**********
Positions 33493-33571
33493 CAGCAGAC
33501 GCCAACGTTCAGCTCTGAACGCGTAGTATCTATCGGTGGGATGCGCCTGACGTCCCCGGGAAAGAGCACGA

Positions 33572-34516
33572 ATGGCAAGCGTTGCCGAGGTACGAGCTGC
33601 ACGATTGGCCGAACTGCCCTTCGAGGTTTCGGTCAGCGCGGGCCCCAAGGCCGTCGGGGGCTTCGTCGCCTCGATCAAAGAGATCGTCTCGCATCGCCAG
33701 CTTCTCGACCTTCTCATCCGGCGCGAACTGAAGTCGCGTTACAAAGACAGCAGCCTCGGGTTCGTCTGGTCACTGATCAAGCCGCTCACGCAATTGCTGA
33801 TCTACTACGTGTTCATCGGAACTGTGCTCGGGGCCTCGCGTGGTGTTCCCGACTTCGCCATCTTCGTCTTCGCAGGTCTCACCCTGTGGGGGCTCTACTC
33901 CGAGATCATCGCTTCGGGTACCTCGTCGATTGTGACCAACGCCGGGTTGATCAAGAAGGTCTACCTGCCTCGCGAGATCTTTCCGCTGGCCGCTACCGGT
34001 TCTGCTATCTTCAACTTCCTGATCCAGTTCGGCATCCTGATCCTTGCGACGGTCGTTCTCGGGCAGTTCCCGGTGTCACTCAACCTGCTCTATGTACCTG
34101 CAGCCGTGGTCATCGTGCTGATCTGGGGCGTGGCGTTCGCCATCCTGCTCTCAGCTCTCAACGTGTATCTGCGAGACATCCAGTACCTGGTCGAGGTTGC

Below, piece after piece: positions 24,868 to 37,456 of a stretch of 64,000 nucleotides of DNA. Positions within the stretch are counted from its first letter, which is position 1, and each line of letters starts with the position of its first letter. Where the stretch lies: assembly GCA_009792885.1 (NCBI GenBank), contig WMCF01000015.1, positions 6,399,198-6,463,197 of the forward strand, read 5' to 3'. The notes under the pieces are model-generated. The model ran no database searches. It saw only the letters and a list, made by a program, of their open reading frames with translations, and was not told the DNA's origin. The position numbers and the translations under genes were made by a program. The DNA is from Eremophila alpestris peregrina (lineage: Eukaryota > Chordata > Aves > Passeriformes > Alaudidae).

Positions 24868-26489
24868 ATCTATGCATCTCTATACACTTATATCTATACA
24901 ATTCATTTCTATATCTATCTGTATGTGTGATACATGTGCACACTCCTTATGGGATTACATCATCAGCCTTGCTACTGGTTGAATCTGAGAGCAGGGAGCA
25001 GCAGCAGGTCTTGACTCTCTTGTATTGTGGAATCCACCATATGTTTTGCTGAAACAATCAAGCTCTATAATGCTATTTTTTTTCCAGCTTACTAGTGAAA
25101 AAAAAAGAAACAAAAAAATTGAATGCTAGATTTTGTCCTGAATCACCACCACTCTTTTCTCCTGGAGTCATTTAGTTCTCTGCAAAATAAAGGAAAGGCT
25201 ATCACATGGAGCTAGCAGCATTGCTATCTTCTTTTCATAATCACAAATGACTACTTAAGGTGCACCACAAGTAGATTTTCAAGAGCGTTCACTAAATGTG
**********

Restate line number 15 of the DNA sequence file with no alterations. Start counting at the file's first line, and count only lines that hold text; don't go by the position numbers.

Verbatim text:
24901 ATTCATTTCTATATCTATCTGTATGTGTGATACATGTGCACACTCCTTATGGGATTACATCATCAGCCTTGCTACTGGTTGAATCTGAGAGCAGGGAGCA